The field of medicine is quite vast with many different types of healthcare and medical professions. Some of these professionals are doctors who are trained in surgery in their specific field, while others treat patients in their field, but are not trained to perform surgery. Whether you are looking for a career as a non-surgical doctor or you’re just wondering what types of doctors don’t do surgery, this article provides some insights.

7 Types of Non-Surgical Doctors

Doctors who perform surgeries are known as surgeons, and those who don’t are known as physicians. All surgeons are physicians, but all physicians are not surgeons. Both are experts in their respective fields, the only difference being in the types of treatment they provide. Some types of non-surgical doctors are:

1. Internal Medicine

Internal medicine doctors are primary care physicians, the doctors you first consult when the initial sign of any sickness occurs. They are one of the most common types of doctors who don’t do surgery. Within internal medicine, you can either practice inpatient or outpatient. Inpatient practice is when doctors treat patients who need to be admitted in the hospital for observation or for a more complex form of treatment. Outpatient treatment involves treating patients at a clinic or at a hospital during the brief time the appointment lasts.

2. Family Medicine

Unlike internal medicine, which mostly deals with adult patients, family medicine deals with patients of all ages and treats not just one patient, but their family members as well. Family medicine focuses more on outpatient treatment, maintaining health, and preventing illnesses.

3. Anesthesiology

Anesthesiologists have a comparatively relaxed work schedule. Their expertise is required only at the beginning, in between, or at the end of a surgery. Unlike surgeons, they don’t need to be present throughout the surgery. Although this job looks relatively easy, it comes with its share of stress. When a patient who’s being operated on suddenly loses stability and is rapidly decompensating, anesthesiologists need to perform in a high-pressure situation and be accurate while administering anesthesia. However, you need to be prepared to be second-in-charge in an operating theater.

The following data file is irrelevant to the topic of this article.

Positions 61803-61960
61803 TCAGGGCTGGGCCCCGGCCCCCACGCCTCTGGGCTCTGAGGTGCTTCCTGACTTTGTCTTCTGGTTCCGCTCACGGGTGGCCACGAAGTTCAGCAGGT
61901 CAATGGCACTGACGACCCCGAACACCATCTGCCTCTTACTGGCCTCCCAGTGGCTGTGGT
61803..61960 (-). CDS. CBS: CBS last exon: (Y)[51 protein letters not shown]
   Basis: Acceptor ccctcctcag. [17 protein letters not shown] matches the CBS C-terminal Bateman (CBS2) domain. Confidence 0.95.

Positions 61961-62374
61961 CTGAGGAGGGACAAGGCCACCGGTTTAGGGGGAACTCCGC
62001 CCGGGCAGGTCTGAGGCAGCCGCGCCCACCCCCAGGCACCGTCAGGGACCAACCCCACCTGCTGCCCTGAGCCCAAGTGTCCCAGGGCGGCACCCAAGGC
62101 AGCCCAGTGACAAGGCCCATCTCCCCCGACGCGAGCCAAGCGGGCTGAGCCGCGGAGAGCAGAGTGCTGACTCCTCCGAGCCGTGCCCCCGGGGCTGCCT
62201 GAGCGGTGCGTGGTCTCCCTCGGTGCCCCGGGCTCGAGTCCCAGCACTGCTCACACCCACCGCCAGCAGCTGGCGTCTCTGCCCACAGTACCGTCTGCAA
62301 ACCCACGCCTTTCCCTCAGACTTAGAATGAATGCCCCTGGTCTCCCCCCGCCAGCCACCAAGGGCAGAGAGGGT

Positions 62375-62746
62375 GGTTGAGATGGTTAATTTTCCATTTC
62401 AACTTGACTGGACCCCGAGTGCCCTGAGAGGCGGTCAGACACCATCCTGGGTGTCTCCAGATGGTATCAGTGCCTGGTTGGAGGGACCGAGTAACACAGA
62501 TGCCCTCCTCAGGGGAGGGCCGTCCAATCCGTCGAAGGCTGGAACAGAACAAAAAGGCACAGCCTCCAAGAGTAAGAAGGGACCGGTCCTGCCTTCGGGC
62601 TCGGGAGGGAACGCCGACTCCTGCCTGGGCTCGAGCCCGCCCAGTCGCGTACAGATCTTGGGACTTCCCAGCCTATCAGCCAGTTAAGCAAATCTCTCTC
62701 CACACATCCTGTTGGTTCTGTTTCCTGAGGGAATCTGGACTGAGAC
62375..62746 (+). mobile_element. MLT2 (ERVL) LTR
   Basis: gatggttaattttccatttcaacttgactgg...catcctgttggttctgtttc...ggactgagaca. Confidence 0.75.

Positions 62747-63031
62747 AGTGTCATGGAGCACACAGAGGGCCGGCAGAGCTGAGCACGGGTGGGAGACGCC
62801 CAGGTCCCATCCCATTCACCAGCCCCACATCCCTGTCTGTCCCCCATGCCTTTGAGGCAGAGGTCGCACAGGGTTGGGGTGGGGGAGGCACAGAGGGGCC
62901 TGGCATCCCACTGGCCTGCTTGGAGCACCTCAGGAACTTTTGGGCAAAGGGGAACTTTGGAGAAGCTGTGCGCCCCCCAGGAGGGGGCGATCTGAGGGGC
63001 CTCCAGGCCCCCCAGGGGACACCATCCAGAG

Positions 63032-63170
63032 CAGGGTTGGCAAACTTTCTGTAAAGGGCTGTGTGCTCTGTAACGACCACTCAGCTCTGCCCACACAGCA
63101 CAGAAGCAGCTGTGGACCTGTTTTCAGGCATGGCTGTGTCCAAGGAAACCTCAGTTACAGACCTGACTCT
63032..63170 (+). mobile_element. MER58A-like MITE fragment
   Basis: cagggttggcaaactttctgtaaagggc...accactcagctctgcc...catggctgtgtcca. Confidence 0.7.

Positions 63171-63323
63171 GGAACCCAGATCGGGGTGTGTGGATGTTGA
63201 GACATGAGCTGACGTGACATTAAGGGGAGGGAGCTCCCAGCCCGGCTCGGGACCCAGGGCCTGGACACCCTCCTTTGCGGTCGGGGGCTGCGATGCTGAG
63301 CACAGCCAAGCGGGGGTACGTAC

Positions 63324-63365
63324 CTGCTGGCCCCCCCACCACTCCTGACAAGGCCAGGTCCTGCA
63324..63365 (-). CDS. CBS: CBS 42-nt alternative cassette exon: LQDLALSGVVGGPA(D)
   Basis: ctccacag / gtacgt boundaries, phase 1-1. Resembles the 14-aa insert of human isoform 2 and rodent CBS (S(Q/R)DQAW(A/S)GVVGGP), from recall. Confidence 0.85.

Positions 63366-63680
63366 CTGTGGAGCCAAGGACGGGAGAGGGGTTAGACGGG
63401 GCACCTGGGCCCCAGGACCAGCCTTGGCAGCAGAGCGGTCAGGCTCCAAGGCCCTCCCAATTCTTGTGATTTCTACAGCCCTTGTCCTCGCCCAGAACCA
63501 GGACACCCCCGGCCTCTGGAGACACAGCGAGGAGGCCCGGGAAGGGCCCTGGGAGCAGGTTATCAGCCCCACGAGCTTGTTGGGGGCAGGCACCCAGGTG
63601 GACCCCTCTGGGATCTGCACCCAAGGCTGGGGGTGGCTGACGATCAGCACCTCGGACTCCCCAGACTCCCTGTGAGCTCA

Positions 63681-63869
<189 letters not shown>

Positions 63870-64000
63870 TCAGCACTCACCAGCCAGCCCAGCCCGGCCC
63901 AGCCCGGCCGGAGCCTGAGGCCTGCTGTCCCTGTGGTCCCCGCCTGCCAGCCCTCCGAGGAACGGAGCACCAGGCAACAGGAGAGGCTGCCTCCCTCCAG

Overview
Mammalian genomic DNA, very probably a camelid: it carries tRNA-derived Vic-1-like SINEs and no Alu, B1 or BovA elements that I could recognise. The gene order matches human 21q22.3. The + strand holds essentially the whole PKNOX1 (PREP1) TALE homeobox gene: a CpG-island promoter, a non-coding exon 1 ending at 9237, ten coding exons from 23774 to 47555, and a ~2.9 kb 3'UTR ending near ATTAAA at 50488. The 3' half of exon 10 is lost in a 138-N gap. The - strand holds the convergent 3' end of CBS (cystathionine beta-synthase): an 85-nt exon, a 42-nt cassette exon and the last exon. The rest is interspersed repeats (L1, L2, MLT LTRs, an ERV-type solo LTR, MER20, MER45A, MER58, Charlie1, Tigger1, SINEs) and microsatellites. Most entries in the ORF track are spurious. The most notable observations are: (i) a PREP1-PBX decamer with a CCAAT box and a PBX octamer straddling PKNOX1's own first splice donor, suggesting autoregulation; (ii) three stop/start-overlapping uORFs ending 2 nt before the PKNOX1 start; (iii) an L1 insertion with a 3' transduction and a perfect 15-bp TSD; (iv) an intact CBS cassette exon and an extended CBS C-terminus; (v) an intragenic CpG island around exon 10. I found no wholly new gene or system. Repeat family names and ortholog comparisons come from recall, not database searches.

4. Radiology

Radiologists do pretty cool things like taking MRI scans and other types of imaging procedures, analyzing them, and sending reports to the concerned medical specialist. If you choose to become a radiologist, you will get to work with the latest technology and computers, while also having a relatively stress-free work routine.

5. Pathology

A pathologist examines bodies, body tissues, fluids or parts of organs, and performs lab tests. Pathologists don’t interact with patients; they work behind the curtains alongside other technicians and assist medical specialists in diagnosing a disease. It’s the perfect role if interacting with patients doesn’t interest you.

6. Dermatology

Dermatologists are doctors who specialize in skin, hair, and nails. They also treat cosmetic disorders like hair loss, acne, and other skin conditions like eczema, psoriasis, and more. Dermatologists examine patients, order lab tests, and provide treatment through medication and non-surgical remedies.